Prokaryotes -Characteristics, Taxon and External structures
18:07
16:34

In this part 2 of the study of Prokaryotes, we will cover the cytoplasmic membrane, which is the interface between the outer and inner environments of the cell, the cytoplasm, and the internal structures of the prokaryotes.

04:54

Part 1 of the study of Eukaryotes involves a description of the characteristics, classification, examples, structures, in general, of the Eukaryotes.

11:06

Part 2 of the study of Eukaryotes involves the description of the external structures, cytoplasmic membrane and cytoplasm of the Eukaryotes.

05:47

Part 3 of the study of Eukaryotes involves the description of the internal structures of the Eukaryotes, namely the membranous organelles.

06:19

The final part 4 of the study of Eukaryotes involves the description of the non-membranous organelles that are part of the internal structures of the Eukaryotes.

08:27

This last lecture, in the section of Characteristics of Cells and Viruses, describes the characteristics of viruses, that distinguish them from cells, the structure and shapes of viruses, and finally the Baltimore classification of viruses.

9 questions

Section 3: Microscopy
11:29

This first lecture in the section of Microscopy introduces the comparative sizes and covers the topics of size measurement system, size comparisons among the different organisms and size comparisons relative to the 3 modes of observation, and the most common size ranges of microbial agents.

06:48

Part 1 of the lecture in Light Microscopy covers the use, definition and parts of the light microscope. It also includes description of image formation and light pathway.

09:12

This part 2 of the lecture in Light Microscopy describes the main concepts related to microscopy, such as magnification, resolution power and index of refraction, as well as other configurations, apart from light microscopy, such as phase-contrast, dark-field, and fluorescent microscopy.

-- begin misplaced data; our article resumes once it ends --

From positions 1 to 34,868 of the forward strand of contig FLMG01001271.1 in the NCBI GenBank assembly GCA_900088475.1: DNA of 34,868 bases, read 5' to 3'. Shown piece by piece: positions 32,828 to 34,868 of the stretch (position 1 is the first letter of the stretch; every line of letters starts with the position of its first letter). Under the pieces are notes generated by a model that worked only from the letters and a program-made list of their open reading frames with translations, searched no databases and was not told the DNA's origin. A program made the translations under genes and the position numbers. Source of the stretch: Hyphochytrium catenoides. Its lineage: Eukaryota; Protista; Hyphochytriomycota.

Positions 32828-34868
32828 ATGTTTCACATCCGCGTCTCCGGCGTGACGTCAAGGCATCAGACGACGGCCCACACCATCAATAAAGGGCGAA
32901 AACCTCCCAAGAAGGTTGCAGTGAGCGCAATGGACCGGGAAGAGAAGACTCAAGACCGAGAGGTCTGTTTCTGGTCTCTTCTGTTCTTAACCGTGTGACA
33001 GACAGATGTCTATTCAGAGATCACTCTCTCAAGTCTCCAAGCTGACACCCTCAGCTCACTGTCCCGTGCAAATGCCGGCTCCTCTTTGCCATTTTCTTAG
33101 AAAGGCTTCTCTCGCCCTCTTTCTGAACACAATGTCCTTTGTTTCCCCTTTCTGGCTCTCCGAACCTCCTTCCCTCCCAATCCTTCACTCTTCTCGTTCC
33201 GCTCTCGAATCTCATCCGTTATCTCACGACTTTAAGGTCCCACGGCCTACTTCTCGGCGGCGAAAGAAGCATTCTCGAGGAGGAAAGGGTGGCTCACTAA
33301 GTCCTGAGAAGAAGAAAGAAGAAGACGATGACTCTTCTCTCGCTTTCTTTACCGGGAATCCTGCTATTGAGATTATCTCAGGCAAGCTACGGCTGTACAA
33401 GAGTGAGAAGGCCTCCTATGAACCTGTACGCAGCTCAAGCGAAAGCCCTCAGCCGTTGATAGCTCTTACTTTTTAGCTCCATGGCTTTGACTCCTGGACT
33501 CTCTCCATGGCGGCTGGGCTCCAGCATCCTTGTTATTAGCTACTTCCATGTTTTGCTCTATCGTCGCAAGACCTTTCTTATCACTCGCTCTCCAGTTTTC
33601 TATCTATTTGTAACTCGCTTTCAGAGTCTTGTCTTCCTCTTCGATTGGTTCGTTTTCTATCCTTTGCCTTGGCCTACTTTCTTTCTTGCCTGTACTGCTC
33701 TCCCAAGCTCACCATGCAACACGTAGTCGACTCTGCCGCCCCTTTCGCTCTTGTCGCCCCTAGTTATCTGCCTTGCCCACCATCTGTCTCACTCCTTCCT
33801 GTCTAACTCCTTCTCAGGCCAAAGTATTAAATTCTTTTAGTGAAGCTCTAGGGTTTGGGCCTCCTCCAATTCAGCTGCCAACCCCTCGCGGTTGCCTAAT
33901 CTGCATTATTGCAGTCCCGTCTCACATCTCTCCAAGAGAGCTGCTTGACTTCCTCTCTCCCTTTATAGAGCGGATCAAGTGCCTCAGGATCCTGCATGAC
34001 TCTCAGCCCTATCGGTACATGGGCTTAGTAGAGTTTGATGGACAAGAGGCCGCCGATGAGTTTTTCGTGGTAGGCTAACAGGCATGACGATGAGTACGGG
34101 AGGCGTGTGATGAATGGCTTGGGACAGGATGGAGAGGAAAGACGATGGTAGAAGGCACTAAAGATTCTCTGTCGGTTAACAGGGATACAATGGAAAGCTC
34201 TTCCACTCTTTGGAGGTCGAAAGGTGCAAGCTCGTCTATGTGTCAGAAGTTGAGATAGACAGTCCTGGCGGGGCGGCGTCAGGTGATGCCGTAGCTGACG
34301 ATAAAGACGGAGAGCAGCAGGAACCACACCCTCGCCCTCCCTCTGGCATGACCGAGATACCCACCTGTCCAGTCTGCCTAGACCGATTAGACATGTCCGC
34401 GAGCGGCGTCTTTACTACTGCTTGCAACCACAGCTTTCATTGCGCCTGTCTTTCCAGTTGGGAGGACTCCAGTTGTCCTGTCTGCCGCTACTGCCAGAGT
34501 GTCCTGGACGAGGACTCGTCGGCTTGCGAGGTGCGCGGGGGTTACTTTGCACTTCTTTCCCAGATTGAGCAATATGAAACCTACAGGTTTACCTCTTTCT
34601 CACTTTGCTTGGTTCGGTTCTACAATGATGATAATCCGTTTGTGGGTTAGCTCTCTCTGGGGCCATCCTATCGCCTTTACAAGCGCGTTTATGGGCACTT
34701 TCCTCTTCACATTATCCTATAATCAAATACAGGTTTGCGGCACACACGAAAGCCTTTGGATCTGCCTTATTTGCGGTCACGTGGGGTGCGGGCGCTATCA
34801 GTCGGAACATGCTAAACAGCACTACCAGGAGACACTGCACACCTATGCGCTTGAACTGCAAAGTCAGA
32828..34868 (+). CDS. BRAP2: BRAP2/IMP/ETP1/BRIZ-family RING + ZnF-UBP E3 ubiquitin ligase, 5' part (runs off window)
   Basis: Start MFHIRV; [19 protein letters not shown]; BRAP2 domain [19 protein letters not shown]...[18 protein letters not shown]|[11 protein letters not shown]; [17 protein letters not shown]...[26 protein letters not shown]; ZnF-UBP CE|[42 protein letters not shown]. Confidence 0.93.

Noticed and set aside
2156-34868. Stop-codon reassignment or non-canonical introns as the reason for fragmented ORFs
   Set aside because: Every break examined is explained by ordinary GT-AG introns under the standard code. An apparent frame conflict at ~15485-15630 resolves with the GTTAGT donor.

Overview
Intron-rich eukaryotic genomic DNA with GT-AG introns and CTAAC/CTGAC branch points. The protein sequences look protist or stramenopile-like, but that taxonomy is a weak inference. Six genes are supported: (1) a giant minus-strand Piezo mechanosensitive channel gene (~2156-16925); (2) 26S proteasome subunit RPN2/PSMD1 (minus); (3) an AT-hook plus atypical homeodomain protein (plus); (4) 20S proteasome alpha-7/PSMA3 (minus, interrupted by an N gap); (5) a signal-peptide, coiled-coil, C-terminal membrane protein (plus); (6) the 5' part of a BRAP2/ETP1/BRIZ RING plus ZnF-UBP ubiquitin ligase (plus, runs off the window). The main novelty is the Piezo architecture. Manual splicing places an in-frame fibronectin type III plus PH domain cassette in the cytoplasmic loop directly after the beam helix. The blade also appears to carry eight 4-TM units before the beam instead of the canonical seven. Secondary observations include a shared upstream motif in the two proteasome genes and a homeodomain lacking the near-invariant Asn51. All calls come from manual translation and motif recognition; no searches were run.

Scanning Electron Microscopy
05:57
Transmission Electron Microscopy
03:52
Microscopy
10 questions
Section 4: Staining techniques
Simple staining and Negative staining
05:43
Gram-staining
07:18
Acid-fast staining
12:11
Staining techniques
5 questions
Section 5: Classification of Microorganisms
Taxonomy
12:01
Hierarchical system and Nomenclature
06:37
Phyla in Domains Bacteria and Archea
10:18
Classification of Microorganisms
5 questions
Section 6: Microbial Growth and Nutrition
Microbial growth
04:39
Physical and Chemical Factors that affect Microbial Growth
11:46
Culture Media
13:28
08:41

Please note: This video does not start until 5:15 -5:17 timepoint.

Microbial Growth and Nutrition
4 questions
Section 7: Conclusion of the Course
Conclusion of Basics in Microbiology
Preview
08:13
Overview of Basics of Medical Microbiology
9 questions

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Instructor Biography

Sunita Seemanapalli, Biomedical Researcher and Instructor

Dr. Sunita Seemanapalli has over 10 years of experience in biomedical research, particularly in field of Microbiology. She has a Medical Degree from the Federal University of Paraiba, Brazil. In order to better understand the basic mechanism of disease processes, she pursued graduate studies in the US. She earned an M.S. from Southern University, Baton Rouge, LA. Her Master's thesis focused on the levels of p53, a tumor suppressor protein in Human Cytomegalovirus-infected cells. She earned her Ph.D. from Louisiana State University, Baton Rouge, LA. Her Ph.D. dissertation focused on the role of Outer Surface Protein C in the pathogenesis of Borrelia burgdorferi, the agent of Lyme disease. In March 2011, Dr. Seemanapalli completed one year of post-doctoral research at Texas A&M, College Station, TX, where she developed mutant and complementation strains of Borrelia burgdorferi expressing virulent genes.

Dr. Seemanapalli worked at Pennington Biomedical Research Center in the Department of Human Genomics for 5 years. She also worked at the Hansen's Disease Center for about a year in research related to multi-drug resistant Mycobacterium tuberculosis.   

In reference to her teaching experience, Dr. Seemanapalli taught General Biology Laboratory courses as a Teaching Assistant at Southern University and as an Adjunct Instructor at the Baton Rouge Community College for one and a half years.In the Fall of 2011, Dr. Seemanapalli taught Microbiology lecture and lab course at Blinn College, a Community College located in Bryan, TX.  

Dr. Seemanapalli won several awards for excellent powerpoint presentations at local, regional and national scientific meetings. She has a first author and several co-author papers published in several peer-reviewed journals, including in the Journal of Immunology. Her expertise is in the areas of Microbiology, Molecular Biology and Immunology. She is passionate about teaching Microbiology in an engaging and interest-captivating manner.